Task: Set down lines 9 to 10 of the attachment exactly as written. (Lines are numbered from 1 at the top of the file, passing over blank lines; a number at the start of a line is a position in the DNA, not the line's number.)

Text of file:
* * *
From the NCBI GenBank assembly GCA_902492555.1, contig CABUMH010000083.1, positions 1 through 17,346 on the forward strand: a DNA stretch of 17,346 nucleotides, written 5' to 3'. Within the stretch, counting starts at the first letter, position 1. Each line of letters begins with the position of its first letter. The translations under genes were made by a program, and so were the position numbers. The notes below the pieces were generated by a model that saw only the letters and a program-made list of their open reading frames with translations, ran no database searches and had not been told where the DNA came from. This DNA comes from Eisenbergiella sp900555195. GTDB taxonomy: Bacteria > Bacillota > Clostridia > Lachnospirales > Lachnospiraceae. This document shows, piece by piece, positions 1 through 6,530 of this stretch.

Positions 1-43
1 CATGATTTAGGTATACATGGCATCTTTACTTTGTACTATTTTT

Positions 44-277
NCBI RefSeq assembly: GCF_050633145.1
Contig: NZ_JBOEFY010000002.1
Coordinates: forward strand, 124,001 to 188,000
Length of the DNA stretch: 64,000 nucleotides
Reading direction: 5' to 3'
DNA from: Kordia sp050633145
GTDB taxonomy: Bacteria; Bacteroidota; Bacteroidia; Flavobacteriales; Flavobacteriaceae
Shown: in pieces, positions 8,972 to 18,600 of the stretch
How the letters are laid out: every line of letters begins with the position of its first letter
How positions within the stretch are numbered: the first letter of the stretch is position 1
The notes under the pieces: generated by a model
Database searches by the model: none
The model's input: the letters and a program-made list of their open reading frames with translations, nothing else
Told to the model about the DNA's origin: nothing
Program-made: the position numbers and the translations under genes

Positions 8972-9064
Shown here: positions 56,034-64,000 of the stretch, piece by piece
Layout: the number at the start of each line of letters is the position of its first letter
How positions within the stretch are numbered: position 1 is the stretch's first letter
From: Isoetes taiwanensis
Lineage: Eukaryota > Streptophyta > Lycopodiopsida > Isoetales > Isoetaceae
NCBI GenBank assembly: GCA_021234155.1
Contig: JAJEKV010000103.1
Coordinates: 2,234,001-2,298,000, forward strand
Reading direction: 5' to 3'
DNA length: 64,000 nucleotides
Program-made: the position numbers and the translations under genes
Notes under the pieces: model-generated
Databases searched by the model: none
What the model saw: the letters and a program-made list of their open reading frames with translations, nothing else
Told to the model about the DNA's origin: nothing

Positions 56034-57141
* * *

Reading direction: 5' to 3'
DNA from: Kordia sp050633145